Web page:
HUMANS & VIRTUAL REALITY....
September 3, 2014 8:40am CST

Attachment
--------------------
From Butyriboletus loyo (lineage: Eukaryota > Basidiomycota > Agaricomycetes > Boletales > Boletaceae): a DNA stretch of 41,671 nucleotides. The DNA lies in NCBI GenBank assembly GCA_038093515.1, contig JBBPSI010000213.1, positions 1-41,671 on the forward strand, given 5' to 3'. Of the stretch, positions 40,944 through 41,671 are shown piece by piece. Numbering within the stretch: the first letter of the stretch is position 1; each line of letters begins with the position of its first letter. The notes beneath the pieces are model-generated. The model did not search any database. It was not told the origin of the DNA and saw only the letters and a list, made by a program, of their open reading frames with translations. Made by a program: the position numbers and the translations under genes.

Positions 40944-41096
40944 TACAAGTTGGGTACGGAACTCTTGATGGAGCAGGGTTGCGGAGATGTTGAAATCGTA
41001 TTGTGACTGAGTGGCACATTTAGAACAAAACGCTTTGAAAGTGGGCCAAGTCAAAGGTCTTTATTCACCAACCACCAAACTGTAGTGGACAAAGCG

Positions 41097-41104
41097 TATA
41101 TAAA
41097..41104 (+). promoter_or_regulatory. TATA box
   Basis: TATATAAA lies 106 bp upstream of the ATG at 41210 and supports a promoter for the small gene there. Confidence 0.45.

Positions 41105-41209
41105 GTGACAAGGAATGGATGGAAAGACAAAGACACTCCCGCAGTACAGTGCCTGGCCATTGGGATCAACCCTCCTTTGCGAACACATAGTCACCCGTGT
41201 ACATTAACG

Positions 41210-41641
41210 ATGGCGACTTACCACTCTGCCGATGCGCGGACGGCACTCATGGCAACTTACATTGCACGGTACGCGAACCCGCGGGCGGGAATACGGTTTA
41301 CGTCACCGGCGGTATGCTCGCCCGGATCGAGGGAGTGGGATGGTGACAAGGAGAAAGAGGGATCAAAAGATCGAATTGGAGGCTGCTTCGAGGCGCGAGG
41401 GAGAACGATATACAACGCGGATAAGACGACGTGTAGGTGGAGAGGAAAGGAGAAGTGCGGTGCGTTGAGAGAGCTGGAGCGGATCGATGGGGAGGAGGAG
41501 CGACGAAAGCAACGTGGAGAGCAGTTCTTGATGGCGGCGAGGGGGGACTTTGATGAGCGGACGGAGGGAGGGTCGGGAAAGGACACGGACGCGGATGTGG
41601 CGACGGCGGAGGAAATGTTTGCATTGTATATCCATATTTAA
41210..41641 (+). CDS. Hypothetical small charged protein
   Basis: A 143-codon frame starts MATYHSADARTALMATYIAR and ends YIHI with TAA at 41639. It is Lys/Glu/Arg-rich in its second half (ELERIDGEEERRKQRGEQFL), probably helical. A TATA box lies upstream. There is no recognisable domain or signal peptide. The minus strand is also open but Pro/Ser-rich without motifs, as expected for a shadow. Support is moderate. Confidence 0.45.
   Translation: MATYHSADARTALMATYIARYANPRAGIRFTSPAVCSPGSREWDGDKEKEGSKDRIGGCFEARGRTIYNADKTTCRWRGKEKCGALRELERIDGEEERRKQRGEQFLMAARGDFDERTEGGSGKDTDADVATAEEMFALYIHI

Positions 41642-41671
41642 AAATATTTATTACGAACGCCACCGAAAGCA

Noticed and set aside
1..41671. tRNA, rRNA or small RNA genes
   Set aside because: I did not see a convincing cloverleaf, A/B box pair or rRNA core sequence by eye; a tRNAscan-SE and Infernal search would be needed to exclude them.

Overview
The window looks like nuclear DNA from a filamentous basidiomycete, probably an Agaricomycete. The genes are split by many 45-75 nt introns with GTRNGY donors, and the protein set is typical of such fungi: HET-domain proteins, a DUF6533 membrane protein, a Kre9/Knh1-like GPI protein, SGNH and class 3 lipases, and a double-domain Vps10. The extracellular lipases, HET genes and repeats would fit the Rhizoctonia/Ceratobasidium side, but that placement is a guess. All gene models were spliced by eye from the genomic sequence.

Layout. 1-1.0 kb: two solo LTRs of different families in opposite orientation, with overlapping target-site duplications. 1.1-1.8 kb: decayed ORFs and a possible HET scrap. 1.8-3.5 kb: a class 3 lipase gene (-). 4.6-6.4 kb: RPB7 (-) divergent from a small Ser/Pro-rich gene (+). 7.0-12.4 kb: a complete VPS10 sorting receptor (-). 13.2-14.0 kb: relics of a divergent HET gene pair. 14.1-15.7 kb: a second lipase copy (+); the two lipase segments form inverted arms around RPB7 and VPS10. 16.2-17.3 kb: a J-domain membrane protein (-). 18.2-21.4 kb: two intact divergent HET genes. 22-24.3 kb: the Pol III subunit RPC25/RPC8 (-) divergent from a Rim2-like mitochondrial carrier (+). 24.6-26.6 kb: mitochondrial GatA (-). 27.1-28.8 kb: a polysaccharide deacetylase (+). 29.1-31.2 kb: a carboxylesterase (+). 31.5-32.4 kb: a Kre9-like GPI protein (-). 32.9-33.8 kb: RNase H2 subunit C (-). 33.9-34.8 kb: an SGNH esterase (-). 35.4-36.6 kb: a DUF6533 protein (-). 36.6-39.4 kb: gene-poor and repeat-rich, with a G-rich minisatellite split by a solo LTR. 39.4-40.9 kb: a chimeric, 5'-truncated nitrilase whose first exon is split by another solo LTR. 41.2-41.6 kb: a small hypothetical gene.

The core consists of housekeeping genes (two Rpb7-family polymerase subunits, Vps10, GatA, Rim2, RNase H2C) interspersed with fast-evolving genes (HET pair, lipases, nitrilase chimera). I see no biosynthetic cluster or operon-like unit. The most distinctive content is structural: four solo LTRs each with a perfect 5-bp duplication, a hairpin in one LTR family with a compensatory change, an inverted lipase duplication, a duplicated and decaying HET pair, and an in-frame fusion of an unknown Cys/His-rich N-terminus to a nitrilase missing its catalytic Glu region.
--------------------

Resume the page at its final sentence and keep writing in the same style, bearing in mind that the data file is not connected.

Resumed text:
Even if you are a computer buff or not there is a hundred percent probability that you will be among the 86% of the world’s population that would be involved in the virtual reality world either through games or practical websites. Talking about computer games which a major part of the youth are involved in enjoying them is like a parallel universe with characters that they tend to role play. Computer game characters can become more human-like by embracing gossiping and lying, a new study has suggested. "Imagine computer game characters who are socially intelligent with a natural dialogue, human-like in their ways of relating to others, who gossip, manipulate and have their own agendas," researchers said. Virtual reality’s literal definition is a computer-simulated environment that can simulate physical presence in places in the real world or imagined worlds. This is exactly what the games create a physical environment making the user to get involved into it as it was a real world scenario. People get involved in it by making new friends which can be from any part of the world thus creating diversity and a whole new level of communication. Through this medium people get to know about the diversity in their cultures and languages making the whole world come under the same roof of the virtual reality. People have full control of their own virtual world regulating it as per their own moods and wishes. Furthermore, virtual reality covers remote communication environments which provide virtual presence of users with the concepts of telepresence and telexistence or a virtual artefact (VA) either through the use of standard input devices such as a keyboard and mouse, or through multimodal devices such as a wired glove, the Polhemus, and omnidirectional treadmills. Thus a simple user could be connected to the virtual world by a simple click. In the fields of education virtual reality is often used to describe a wide variety of applications commonly associated with immersive, highly visual, 3D environments. The development of CAD software, graphics hardware acceleration, head-mounted displays, datagloves, and miniaturization have helped popularize the notion. In the book The Metaphysics of Virtual Reality by Michael R. Heim, seven different concepts of virtual reality are identified: simulation, interaction, artificiality, immersion, telepresence, full-body immersion, and network communication. People often identify Virtual Reality with head mounted displays and data suits. All these notations are what the user experience on a regular basis when they are connected to the virtual world. The timeline of virtual reality rates back to the 1860s when 360-degree art through panoramic murals began to appear. Then around 1920s the vehicles simulators surfaced. In the year 1950 Morton Heilig wrote an "Experience Theatre" that could encompass all the senses in an effective manner, thus drawing the viewer into the onscreen activity. He built a prototype of his vision dubbed the Sensorama in 1962, along with five short films to be displayed in it while engaging multiple senses (sight, sound, smell, and touch). In 1966 the first flight simulator was introduced by Thomas A. Furness III. Then the head mounted displays were developed by Ivan Sutherland, with the help of his student Bob Sproull. And henceforth the development of the term virtual reality continued with various contribution made by the developers from all over the world. Virtual reality finds its use in various fields such as heritage & archaeology, fiction, motion pictures, games, fine art, music, therapeutic uses and training. Thus virtual reality has its own world of uses involving almost all the fields that the human life touches. Virtual reality technology faces a number of challenges, most of which involve technical matters and Simulation sickness due to virtual reality. Users might become disoriented in a purely 'virtual' environment, causing balance issues; computer latency might affect the simulation, providing a less-than-satisfactory end-user experience; the complicated nature of head-mounted displays and input systems such as specialized gloves and boots may require specialized training to operate, and navigating the 'real' environment (if the user is not confined to a limited area) might prove dangerous without 'external' sensory information. Thus as it is said the coin has both sides the term virtual reality also has its own pros and cons but when weighed the positive side is considered to be more heavier. At the end I would say that the development in the field of virtual reality has just started there is a long way to go and as technology improves virtual reality would be considered as a major part of the normal life routine. (IMAGE SOURCES :google images)